24.10.03 – Carlos “Stiff-jab” Kalinchuk @ Ringside: In the Main Event of the evening, Middleweight Raul “El Diamante” Marquez 35-2 KO’d a very game (and awkward) Humberto Aranda 28-12 in round 4 of their 10 round-scheduled fight. Marquez gave the fans what they came to see after a slow start. The best part perhaps of the evening for Marquez was that A) he still looked as powerful as ever and B) he did not use the services of the plastic surgeon in his corner during the fight!
In round 1, Marquez was trying to establish the jab with the right-handed Aranda to no avail. Arandas clearly took this round by shear effort as the slower starting Marquez elected to jab and counter in spots. In the opening seconds of round 2, Aranda picked up the pressure and connected with a hard right in the opening seconds of the round. He followed up it up later in the round with an effective right that connected well off of Marquez. Marquez finally gave the hometown crowd something to cheer about when he connected with a straight left that sent an off balance Aranda to the ropes. Marquez again connected when both fighters got in close quarters in round two. Round two was close but Marquez landed the harder shots. In round 3, two head-butts slowed the fight down quite a bit. To that point the fight was beginning to pick up when Aranda came in with his head and head-butted Marquez’s lower lip. Marquez made a motion to referee Barry Yates, and Barry told Aranda and Marquez to be careful. Just as Marquez began to apply the pressure with his solid body attack, another head butt slowed the action. Barry Yates stopped the bout momentarily so ring physician Dr. Apizar could inspect Aranda. This was a real twist as usually the shoes on the other foot for Marquez. The fight continued and a game Aranda made this a close round by landing some decent shots of his own. In a perfectly timed exchange Marquez hurt Aranda with a left cross. Marquez’s power was overwhelming though and he made this an easier round to score because of the difference in power. In round 4, Marquez knocked the mouthpiece from Arandas’ mouth. Again the fight slowed, as Yates appeared to not understand what Aranda was trying to tell him. When he realized he was missing a mouthpiece, Barrry Yates stopped the bout and Arandas’ and his corner took their sweet time in replacing the mouthpiece. You would have thought Arandas was strolling through the park on a Sunday afternoon at the pace that he was moving towards his corner. Ironically, in a style similar to DelaHoya, Marquez used his shoulders to effectively screen most of Arandas’ punches. But it would not be long before the powerful Marquez body shots would send Aranda to the canvass for good. Referee Barry Yates counted out Arandas in 2:54 seconds of round 4.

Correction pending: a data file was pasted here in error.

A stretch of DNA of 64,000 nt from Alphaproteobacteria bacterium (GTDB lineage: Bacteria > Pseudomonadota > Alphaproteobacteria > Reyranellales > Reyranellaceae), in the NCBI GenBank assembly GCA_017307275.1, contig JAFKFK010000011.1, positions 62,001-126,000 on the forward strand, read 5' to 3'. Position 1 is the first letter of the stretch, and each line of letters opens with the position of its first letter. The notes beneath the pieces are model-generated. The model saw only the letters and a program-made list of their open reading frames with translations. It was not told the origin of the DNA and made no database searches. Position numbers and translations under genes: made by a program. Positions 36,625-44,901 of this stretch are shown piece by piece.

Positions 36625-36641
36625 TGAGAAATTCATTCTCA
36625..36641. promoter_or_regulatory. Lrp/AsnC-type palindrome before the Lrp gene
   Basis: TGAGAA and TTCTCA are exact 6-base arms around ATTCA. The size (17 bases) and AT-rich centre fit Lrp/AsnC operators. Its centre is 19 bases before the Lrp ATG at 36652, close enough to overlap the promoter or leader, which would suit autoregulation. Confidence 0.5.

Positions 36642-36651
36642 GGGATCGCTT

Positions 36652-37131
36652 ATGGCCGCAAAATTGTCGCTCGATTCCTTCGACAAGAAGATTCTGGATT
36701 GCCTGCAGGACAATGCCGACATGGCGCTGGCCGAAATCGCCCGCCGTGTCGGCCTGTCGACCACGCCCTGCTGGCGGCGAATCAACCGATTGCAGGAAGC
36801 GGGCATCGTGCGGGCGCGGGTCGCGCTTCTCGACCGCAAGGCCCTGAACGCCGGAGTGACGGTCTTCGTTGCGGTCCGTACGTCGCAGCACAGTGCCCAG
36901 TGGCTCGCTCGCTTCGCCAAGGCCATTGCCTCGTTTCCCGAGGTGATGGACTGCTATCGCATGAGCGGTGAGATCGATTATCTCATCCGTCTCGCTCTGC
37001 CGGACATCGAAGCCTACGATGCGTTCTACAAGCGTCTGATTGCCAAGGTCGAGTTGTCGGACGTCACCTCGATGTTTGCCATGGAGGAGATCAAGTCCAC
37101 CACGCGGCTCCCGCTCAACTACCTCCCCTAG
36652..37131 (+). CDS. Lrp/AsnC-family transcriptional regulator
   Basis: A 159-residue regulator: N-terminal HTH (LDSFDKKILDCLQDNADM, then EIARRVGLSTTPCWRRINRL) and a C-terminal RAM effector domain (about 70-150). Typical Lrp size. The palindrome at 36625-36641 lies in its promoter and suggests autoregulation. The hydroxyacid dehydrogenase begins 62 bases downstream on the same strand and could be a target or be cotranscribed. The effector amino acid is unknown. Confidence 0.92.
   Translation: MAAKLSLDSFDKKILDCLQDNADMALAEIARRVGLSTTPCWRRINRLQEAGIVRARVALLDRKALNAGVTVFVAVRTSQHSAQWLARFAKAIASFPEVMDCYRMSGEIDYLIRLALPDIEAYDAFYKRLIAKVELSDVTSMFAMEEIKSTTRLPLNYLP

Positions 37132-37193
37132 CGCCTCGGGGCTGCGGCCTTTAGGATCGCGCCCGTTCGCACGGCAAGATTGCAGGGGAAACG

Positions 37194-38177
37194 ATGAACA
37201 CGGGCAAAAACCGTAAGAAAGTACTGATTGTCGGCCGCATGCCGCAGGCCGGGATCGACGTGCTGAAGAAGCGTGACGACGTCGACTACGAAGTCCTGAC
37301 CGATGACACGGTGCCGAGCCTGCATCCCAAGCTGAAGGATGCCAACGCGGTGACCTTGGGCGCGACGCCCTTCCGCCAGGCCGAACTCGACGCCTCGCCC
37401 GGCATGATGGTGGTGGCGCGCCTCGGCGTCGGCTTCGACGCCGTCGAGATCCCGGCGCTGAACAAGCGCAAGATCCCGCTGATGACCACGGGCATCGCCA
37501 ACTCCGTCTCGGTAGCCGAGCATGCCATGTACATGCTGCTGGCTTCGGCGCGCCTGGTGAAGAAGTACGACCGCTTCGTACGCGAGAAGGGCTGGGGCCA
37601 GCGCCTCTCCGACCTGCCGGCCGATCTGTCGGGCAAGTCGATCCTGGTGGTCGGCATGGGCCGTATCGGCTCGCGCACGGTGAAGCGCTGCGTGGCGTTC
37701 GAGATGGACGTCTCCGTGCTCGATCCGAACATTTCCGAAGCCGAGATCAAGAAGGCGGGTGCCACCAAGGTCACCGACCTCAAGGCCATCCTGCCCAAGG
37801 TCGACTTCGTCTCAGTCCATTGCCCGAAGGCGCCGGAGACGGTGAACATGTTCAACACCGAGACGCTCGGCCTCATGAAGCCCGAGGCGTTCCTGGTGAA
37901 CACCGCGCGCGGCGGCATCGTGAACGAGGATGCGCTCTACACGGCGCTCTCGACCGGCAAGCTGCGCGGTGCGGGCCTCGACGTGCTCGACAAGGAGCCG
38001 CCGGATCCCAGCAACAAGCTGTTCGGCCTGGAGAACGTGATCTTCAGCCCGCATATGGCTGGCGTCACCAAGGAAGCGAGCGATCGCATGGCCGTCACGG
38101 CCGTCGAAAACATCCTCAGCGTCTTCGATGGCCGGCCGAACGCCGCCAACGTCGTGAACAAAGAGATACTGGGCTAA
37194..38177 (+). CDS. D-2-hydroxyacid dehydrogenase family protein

I caught up with Marquez after the fight and he had this to say; “I felt strong tonight. This guy was awkward. I was telling Chris Byrd that it must have felt like I was fighting him (laughs). I couldn’t land my jab the way I wanted to but unlike Aranda, I got better, faster, and stronger as the fight went on while he got slower and easier to reach. He was a dangerous foe and someone I took serious for what he did to Mayorga. Now I want to fight Daniel Santos! I’ve been calling him out and hopefully him or Winky Wright will fight me in January on Mike Tyson’s Pay Per View under-card. With Oscar in my corner, he’s really working at trying to bring me the best fights so I’m ready for anybody!” Congratulations Raul, so are we.
Jose Luis “El Surdo” Valbuena Predicts Right; TKO’s Houston’s Donis!
In the co-featured bout and IBF Championship eliminatory bout of the evening, Jose Luis “El Surdo” Valbuena 24-2-1 TKO’d Houston’s David Donis 21-5-2 in round 8 in a tough spirited battle that ebbed and flowed throughout 7 of the 8 rounds it lasted. Valbuena put on a great show in Donis’s back yard and with this win, Valbuena has major things lined up for him in 2004. He is now scheduled to fight Manny Pacquiao in March.